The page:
Da 5 Bloods
On the Record
I May Destroy You
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Fine Garfield vehicle featuring the Dead-end kids.
While directed by Busby Berkeley there actually is little for him to do but to choreograph a couple of fights in this standard Warner Bros. B-feature about New Yorkers hiding out out-in-the-sticks. Can wise-to-it-all street hustlers give up what they know for some of that folksy middle Americanism old Hollywood loved to pretend it revered? The Dead End Kids do well backing up John Garfield's streetwise tough play, while Ann Sheridan and Claude Rains are advertised but in reality hardly onscreen at all. Still, at least it ain't no cheap gyp of a film.
A very well-shot film that feels longer than it is.
Director Busby Berkeley wanted to show he could direct something besides musicals and he got his shot and does a good job with this lightweight though entertaining crime story. John Garfield is a NYC boxer who thinks he's accidentally killed a reporter, so he goes out west to hide out from the law. Out west he hooks up with Huntz Hall, Leo Gorcey and the other Dead End Kids, who I've always found irritating. Despite the presence of the annoying antics of the Dead End Kids, Garfield's story is interesting enough, especially when a boxer comes to town offering $500 to anyone who can stay standing after two rounds. It's a pretty corny film and the oddball casting of Claude Rains as a NYC cop best described as a "mug" doesn't help either (reportedly Rains at first refused the part but was under contract and was threatened with suspension if he didn't take the part). Despite the film's drawbacks, it's an entertaining film that owes much to Garfield's strong performance.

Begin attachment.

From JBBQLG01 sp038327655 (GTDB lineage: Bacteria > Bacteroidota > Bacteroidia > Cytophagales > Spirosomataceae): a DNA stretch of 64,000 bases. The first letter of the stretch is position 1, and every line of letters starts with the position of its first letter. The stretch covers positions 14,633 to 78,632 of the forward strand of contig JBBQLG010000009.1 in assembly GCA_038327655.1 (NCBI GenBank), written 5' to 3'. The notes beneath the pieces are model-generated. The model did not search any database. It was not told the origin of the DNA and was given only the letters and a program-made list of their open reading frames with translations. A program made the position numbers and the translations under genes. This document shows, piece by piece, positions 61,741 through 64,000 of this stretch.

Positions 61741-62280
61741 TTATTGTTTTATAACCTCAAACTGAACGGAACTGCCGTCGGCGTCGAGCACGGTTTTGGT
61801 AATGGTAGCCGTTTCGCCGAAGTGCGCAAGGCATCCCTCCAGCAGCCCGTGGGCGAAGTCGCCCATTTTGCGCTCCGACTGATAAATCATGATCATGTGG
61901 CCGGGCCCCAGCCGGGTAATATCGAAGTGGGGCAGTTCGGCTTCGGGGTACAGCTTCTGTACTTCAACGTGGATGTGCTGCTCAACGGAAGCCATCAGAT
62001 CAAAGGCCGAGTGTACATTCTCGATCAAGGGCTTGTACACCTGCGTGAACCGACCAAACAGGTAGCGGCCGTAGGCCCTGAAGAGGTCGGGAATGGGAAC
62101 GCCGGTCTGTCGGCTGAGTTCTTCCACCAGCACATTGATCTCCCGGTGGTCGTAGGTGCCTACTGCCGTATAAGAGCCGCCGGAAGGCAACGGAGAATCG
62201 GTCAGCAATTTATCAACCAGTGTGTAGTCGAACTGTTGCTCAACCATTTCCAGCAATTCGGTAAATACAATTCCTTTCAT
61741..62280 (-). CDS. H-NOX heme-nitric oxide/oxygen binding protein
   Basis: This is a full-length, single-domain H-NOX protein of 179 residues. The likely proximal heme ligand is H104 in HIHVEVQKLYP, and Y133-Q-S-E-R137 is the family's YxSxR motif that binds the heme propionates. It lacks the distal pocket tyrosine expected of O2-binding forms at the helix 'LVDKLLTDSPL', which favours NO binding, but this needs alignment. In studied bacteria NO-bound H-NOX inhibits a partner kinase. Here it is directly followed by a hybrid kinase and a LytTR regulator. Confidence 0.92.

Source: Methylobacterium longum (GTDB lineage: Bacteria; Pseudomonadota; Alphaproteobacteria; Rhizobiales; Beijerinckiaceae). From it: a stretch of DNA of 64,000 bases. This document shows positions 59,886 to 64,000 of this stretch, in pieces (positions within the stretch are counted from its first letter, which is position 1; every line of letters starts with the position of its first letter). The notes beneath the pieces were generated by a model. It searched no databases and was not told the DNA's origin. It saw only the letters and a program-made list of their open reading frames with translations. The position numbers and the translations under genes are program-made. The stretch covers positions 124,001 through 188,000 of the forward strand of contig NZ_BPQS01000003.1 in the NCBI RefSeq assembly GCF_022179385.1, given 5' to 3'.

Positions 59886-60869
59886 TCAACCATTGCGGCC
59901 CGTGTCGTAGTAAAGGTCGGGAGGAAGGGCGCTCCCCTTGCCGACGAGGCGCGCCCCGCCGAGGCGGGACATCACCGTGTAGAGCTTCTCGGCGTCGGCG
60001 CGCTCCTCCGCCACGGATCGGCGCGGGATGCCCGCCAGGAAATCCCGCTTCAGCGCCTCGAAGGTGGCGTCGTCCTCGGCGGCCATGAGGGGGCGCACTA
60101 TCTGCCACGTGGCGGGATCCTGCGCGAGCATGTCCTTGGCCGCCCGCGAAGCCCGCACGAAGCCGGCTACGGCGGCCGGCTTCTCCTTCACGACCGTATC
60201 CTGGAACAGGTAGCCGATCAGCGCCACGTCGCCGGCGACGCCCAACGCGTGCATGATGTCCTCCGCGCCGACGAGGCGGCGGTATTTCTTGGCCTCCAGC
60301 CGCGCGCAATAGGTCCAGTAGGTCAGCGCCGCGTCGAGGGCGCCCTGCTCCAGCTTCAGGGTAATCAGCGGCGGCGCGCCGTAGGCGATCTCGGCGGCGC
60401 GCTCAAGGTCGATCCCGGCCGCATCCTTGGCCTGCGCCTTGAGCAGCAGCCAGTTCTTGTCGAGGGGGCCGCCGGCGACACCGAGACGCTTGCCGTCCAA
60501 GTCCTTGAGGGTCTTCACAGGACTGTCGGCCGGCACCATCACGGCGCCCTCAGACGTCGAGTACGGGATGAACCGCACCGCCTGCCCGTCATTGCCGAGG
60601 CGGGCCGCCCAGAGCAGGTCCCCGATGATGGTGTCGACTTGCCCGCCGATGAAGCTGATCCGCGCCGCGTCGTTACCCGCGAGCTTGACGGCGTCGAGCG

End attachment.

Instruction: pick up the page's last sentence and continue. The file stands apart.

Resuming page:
An enjoyable crime movie starring John Garfield as a champion boxer (Johnny Bradfield), who was framed for a murder by his crooked manager; Johnny then goes on the run and becomes a kind of wise-cracking role-model for a 'gang' of underprivileged delinquents. This 1939 flic is charming, fun to watch, and has a nice twist at the end.
I'm a big fan of the "M-YA SHEEE" talk and this movie had plenty to go around. John Garfield reminded me of three actors all crunched into one: Liam Neeson,Charles Bronson and Edward G Robinson, nothing to do with acting styles or anything, his face just reminded me of those guys. The dead end kids were pretty entertaining especially at the end when they were bullshitting their way into the boxing fight at the end. You know I'm not too sure if I'm pinpointing the exact movie but I couldn't help but think of Butch's character in Pulp Fiction but it's completely different that was sort of a pride fucking with you sorta story this is more wrongfully accused type stuff. Enjoyed it.
good gritty urban drama like only WB could do
Classic. A wonderful story of character and struggle.
A good Warner Bros crime flick even if a little sentimentalised. John Garfield, Ann Sheridan and the Dead End Kids put in good performances but Claude Rains doesn't really convince as the tough cop tracking down the falsely accused crime fighter on a murder rap. There's a well staged scene in a water tank where a drowning is narrowly escaped. If you like the kind of social conscience crime films that Warners made back in the day (and I do) you'll like this one.
The Dead End Kids appear on a somewhat flimsy excuse to provide a foil for John Garfield and provide a mild level of entertainment.
Leave your mind for critical plot evaluation at home for this one, lest you spend the whole running time cutting it up.